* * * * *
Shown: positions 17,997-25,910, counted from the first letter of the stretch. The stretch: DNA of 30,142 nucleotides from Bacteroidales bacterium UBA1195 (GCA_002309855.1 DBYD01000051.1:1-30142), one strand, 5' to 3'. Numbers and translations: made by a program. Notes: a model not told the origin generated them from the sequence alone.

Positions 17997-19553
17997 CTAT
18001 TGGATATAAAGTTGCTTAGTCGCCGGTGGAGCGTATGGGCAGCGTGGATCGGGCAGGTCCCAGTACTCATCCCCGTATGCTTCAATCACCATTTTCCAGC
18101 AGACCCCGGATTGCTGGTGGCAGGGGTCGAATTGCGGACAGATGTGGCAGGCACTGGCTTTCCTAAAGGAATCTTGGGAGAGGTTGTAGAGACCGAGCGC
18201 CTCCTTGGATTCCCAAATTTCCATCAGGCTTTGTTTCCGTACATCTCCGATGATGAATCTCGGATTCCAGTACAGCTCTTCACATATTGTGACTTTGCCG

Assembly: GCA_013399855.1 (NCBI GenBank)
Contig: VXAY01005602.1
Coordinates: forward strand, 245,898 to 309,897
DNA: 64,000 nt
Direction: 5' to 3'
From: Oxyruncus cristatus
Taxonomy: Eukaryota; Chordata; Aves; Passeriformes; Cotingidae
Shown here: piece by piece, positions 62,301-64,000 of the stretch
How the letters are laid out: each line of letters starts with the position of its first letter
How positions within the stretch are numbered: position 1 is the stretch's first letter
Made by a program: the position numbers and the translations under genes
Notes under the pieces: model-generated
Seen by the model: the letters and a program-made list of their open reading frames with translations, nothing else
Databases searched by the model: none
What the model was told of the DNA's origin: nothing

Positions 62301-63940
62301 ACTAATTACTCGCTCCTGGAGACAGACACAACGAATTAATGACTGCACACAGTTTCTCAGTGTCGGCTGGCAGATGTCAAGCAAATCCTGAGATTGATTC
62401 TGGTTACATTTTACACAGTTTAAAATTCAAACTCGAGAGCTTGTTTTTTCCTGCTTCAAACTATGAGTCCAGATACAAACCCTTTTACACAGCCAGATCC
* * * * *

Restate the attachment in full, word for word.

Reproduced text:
Shown: positions 17,997-25,910, counted from the first letter of the stretch. The stretch: DNA of 30,142 nucleotides from Bacteroidales bacterium UBA1195 (GCA_002309855.1 DBYD01000051.1:1-30142), one strand, 5' to 3'. Numbers and translations: made by a program. Notes: a model not told the origin generated them from the sequence alone.

Positions 17997-19553
17997 CTAT
18001 TGGATATAAAGTTGCTTAGTCGCCGGTGGAGCGTATGGGCAGCGTGGATCGGGCAGGTCCCAGTACTCATCCCCGTATGCTTCAATCACCATTTTCCAGC
18101 AGACCCCGGATTGCTGGTGGCAGGGGTCGAATTGCGGACAGATGTGGCAGGCACTGGCTTTCCTAAAGGAATCTTGGGAGAGGTTGTAGAGACCGAGCGC
18201 CTCCTTGGATTCCCAAATTTCCATCAGGCTTTGTTTCCGTACATCTCCGATGATGAATCTCGGATTCCAGTACAGCTCTTCACATATTGTGACTTTGCCG

Assembly: GCA_013399855.1 (NCBI GenBank)
Contig: VXAY01005602.1
Coordinates: forward strand, 245,898 to 309,897
DNA: 64,000 nt
Direction: 5' to 3'
From: Oxyruncus cristatus
Taxonomy: Eukaryota; Chordata; Aves; Passeriformes; Cotingidae
Shown here: piece by piece, positions 62,301-64,000 of the stretch
How the letters are laid out: each line of letters starts with the position of its first letter
How positions within the stretch are numbered: position 1 is the stretch's first letter
Made by a program: the position numbers and the translations under genes
Notes under the pieces: model-generated
Seen by the model: the letters and a program-made list of their open reading frames with translations, nothing else
Databases searched by the model: none
What the model was told of the DNA's origin: nothing

Positions 62301-63940
62301 ACTAATTACTCGCTCCTGGAGACAGACACAACGAATTAATGACTGCACACAGTTTCTCAGTGTCGGCTGGCAGATGTCAAGCAAATCCTGAGATTGATTC
62401 TGGTTACATTTTACACAGTTTAAAATTCAAACTCGAGAGCTTGTTTTTTCCTGCTTCAAACTATGAGTCCAGATACAAACCCTTTTACACAGCCAGATCC